Loading ...
Sorry, an error occurred while loading the content.

Re: [fukuoka_farming] natural plant protector

Expand Messages
  • Ruthie Aquino
    Asit, I cannot give you info on tropical plants because I live in a temperate place. However there are some mechanical means of insect control, like powdering
    Message 1 of 3 , Oct 9, 2011
    • 0 Attachment
      Asit,
      I cannot give you info on tropical plants because I live in a temperate
      place.
      However there are some mechanical means of insect control, like powdering
      your plants with fine soil.
      The soil gets into the insects' joints and by mechanical irritation weakens
      or kills them.
      Personally I use the fine ash of incense sticks for my aphid-infested indoor
      plants.
      That is for backyard gardens like mine. I do not know how to do that on
      hectares of paddy.
      best
      RUTHIE

      2011/10/9 Sumant Joshi <sumant_jo@...>

      > **
      >
      >
      > The logic, I believe, is that the extract of any plant which animals don't
      > eat can be used as an organic insecticide.
      > see these videos which have been made in India for tribals. Here they talk
      > of dash-parni (meaning ten leaf) extract insecticide which is used for
      > organic farming
      >
      > MPSM organic farming techniques http://vimeo.com/30270566
      >
      > MPSM care of farm animals
      >
      > Soil and water conservation techniques in rural India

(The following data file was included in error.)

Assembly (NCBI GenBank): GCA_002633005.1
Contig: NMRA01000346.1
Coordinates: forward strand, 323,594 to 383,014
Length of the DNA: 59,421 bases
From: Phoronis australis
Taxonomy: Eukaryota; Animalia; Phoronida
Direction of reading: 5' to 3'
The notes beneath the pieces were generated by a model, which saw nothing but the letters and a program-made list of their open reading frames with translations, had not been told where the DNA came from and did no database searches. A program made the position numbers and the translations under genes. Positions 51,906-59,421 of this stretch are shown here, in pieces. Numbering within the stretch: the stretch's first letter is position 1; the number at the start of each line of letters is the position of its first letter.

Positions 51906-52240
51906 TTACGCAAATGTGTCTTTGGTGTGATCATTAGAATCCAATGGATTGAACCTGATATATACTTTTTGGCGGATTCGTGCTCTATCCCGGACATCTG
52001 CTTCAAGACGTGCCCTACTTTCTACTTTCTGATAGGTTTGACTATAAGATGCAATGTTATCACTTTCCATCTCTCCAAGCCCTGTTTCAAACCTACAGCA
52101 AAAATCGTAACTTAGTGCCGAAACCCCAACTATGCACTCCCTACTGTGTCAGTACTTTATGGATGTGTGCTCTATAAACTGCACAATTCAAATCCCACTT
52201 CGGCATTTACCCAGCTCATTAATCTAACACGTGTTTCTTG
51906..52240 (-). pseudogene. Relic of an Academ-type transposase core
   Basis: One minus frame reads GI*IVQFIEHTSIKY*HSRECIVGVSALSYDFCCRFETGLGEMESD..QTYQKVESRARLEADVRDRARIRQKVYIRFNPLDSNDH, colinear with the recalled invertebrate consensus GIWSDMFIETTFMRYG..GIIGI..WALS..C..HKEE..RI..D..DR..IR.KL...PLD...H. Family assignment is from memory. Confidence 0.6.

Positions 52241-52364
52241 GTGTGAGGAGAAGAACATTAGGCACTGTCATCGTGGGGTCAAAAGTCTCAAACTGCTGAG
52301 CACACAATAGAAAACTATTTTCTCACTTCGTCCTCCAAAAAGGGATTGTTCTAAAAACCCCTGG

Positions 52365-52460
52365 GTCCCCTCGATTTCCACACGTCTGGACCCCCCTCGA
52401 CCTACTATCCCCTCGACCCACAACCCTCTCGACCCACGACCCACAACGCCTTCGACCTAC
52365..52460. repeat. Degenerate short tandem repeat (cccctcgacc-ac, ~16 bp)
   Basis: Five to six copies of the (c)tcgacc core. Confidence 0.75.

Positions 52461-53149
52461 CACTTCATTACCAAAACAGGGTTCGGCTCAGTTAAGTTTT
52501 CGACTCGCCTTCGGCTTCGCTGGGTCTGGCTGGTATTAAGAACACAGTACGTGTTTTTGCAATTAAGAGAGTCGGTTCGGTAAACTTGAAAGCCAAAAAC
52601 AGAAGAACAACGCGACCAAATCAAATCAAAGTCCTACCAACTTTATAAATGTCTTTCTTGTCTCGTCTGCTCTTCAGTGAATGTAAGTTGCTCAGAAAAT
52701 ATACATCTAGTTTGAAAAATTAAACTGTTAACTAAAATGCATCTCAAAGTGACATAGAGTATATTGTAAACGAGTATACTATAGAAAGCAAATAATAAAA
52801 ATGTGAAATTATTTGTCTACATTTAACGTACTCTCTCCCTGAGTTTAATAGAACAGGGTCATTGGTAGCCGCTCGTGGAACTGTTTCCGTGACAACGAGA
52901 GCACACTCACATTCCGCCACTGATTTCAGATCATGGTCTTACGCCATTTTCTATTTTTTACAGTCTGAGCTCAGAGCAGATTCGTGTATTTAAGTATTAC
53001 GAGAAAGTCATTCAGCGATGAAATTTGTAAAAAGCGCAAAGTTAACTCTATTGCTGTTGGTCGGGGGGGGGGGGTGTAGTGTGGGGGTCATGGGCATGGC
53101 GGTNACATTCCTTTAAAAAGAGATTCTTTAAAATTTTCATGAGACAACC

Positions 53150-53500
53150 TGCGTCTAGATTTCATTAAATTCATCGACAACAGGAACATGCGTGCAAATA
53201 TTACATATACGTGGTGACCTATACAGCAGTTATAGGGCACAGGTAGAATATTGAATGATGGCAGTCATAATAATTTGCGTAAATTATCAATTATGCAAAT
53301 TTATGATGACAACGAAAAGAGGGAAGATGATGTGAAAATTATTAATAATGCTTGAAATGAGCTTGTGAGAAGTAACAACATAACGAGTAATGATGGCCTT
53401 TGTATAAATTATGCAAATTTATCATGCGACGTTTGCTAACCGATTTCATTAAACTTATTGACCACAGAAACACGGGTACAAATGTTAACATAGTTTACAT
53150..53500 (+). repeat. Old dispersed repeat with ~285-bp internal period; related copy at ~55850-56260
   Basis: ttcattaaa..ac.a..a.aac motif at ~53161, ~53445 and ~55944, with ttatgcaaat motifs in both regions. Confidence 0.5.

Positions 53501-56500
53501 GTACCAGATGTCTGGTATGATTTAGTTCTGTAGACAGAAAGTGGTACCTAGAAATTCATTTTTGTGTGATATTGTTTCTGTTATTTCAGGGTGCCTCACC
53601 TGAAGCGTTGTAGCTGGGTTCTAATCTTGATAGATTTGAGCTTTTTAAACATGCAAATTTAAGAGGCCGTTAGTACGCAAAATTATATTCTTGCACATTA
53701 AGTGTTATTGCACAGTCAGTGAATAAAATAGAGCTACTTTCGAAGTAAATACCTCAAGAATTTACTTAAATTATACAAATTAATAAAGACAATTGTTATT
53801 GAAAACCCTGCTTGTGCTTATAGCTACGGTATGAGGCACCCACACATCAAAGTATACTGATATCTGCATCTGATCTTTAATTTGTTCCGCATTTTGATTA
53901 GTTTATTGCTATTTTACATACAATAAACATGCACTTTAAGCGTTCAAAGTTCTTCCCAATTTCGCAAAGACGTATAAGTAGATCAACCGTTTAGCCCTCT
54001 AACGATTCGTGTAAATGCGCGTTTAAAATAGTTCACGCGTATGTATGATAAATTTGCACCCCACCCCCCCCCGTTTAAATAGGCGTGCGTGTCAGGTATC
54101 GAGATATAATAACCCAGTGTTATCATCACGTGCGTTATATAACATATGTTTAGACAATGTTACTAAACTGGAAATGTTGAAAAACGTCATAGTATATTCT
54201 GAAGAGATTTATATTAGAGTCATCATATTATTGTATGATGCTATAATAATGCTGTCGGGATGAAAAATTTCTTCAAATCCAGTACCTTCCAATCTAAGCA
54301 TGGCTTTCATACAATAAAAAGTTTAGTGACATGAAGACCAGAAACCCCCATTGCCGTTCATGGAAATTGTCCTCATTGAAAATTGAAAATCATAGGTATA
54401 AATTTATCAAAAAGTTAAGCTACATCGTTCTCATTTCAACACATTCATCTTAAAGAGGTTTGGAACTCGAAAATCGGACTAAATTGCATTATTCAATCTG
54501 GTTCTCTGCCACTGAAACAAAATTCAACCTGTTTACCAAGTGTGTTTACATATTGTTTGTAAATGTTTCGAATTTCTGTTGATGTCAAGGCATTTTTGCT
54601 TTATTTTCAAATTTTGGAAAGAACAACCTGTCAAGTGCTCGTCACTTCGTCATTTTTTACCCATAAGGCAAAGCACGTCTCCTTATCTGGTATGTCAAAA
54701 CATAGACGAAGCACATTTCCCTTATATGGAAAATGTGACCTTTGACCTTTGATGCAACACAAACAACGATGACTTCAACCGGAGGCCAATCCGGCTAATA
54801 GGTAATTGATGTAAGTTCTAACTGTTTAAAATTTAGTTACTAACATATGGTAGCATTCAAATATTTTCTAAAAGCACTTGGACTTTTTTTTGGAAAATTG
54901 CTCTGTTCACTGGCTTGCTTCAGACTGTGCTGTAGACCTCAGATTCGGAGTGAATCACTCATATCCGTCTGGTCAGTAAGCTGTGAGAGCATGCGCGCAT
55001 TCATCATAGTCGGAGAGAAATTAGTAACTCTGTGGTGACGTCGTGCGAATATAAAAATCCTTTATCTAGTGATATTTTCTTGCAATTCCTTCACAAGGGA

>
      > Sent from my BSNL landline B-fone
      >
      > Warm regards,
      >
      > Sumant Joshi
      > Tel - 09370010424, 0253-2361161
      >
      > >________________________________
      > >From: Rainwater Digest <asitsahu@...>
      > >To: Fukuoka Farming <fukuoka_farming@yahoogroups.com>
      > >Sent: Sunday, 9 October 2011 5:54 PM
      > >Subject: [fukuoka_farming] natural plant protector
      >
      > >
      > >
      > >
      > >Has any body use Hyptis_suaveolens for protecting plants and paddy crop
      > from insects and micro organism.
      > >
      > >http://en.wikipedia.org/wiki/Hyptis_suaveolens
      > >
      > >I use to this plants to protect my basil plant. I want to know more about
      > other people experience.
      > >
      > >My late Grand father (who was a farmer) used the dried leaf and stems of
      > Hyptis_suaveolens for storing paddy crops (dhan धान ) in dried cow dung and
      > mud covered bamboo basket (circular shaped).
      > >The bamboo basket was 2m wide and 1.5m height.
      > >
      > >In Tamilnadu & Karnataka the seeds of Hyptis_suaveolens are used in making
      > incense sticks (agarbatti अगरबत्ती ) for using as mosquito repellant.
      > >
      > >http://www.malariajournal.com/content/7/1/152 - Curtis and others [31]
      > recorded up to a ten fold reduction in mosquito biting close to smouldering
      > Hyptis suaveolens;
      > >but there was not any reduction of mosquito biting in a hut with fresh H.
      > suaveolens.
      > >Extracts of Ocimum plants have shown significant protection against the
      > malaria vectors in different areas of Africa [16,19].
      > >List of ocium plant :
      > http://www.plantnames.unimelb.edu.au/new/Ocimum.html
      > >
      > >http://pubs.acs.org/doi/abs/10.1021/bk-2009-1021.ch014
      > >
      > >In wikipedia - there is hardly any information about it
      > (Hyptis_suaveolens)
      > >
      > >Thanks
      > >Asit
      > >
      > >Live simply. Love generously. Care deeply. Speak kindly.
      > >Let God handle the rest.
      > >
      > >[Non-text portions of this message have been removed]
      > >
      > >
      > >
      > >
      > >
      >
      > [Non-text portions of this message have been removed]
      >
      >
      >


      [Non-text portions of this message have been removed]
    Your message has been successfully submitted and would be delivered to recipients shortly.